JANINE O’DONNELL, MPH ’16
Janine is working at the Department of Behavioral Healthcare, Developmental Disabilities, and Hospitals as the Project Director for RI-SBIRT (Screening, Brief Intervention, and Referral to Treatment). RI-SBIRT is a substance abuse treatment grant and evidence-based practice used to identify, reduce, and prevent problematic use, abuse, and dependence on alcohol and illicit drugs. Through the grant, Janine and her colleagues will prescreen 250,000 Rhode Islanders over five years. The screening will cover tobacco, alcohol, marijuana, and other drugs and be delivered to individuals in primary care and health centers, emergency departments, the Department of Corrections, and in the community by Community Health Teams. This initiative complements the State’s efforts to integrate health and behavioral health care.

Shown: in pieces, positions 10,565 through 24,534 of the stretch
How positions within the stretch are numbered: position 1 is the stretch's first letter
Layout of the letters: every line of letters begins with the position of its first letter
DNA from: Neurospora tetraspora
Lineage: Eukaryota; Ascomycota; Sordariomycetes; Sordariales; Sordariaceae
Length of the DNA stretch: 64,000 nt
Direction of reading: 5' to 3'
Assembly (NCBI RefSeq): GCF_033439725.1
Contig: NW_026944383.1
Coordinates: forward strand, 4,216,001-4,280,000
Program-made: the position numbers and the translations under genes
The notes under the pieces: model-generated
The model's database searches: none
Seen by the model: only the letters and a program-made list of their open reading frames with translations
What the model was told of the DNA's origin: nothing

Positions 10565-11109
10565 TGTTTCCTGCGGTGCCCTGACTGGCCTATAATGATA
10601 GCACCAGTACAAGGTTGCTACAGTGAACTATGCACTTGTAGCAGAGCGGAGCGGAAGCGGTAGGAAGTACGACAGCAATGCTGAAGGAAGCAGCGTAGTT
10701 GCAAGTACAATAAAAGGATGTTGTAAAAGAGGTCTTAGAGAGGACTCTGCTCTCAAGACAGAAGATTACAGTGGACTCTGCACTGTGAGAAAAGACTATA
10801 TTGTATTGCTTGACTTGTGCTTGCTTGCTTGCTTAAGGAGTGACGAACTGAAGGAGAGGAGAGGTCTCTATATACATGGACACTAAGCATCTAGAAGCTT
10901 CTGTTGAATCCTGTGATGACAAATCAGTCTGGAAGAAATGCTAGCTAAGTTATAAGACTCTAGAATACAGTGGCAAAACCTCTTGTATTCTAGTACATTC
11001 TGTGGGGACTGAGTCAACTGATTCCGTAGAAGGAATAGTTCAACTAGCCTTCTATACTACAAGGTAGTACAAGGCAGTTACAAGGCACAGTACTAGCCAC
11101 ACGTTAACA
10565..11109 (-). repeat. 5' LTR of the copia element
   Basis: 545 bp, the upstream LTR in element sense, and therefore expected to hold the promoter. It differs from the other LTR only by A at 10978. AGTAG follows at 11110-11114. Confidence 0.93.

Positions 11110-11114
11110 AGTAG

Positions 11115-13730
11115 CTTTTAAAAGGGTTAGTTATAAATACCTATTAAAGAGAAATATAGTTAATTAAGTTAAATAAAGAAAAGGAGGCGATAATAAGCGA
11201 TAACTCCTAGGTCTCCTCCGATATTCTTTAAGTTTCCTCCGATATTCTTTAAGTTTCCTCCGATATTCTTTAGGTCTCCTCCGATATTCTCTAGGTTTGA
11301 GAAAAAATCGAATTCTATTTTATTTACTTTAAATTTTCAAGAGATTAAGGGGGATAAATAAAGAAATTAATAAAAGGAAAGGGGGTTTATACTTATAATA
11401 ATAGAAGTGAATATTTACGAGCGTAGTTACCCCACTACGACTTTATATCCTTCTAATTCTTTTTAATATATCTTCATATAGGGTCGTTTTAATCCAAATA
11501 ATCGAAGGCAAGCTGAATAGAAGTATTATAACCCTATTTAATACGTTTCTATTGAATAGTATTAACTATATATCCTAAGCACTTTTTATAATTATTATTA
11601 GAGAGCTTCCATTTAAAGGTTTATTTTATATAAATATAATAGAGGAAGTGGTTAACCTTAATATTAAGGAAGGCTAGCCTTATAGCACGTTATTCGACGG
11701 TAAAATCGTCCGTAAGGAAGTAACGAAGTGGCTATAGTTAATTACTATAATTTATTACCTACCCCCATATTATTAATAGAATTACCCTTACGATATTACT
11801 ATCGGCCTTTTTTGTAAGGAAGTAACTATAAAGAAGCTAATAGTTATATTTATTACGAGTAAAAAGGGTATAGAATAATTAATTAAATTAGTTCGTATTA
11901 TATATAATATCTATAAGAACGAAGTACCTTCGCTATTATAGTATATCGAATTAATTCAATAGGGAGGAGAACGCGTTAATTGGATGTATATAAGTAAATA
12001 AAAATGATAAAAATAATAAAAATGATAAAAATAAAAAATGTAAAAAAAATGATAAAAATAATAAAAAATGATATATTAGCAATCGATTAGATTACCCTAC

DANI ESCUDERO POOLE, MPH ’12
Dani Escudero Poole is an ScD candidate at the Harvard Chan School of Public Health. Her research is focused on monitoring and evaluation in crises, including both manmade and natural disasters and infectious disease epidemics. She recently completed a study on the mental health status and information communication technology needs of Syrian refugees in Greece, supported by the International Data Responsibility Group. The preliminary findings of this research demonstrate a high prevalence of major depression, and associations between mobile phone use and mental health. Escudero Poole plans to use this research to inform policy on mental health care availability in refugee camps and to catalyze further studies to assess the mental health needs of refugees in the European migrant crisis. In addition, Escudero Poole and Brown Public Health alum Dan Escudero (PhD ‘16) recently began a maternity/paternity project featuring a yet-to-be-named team member joining in October.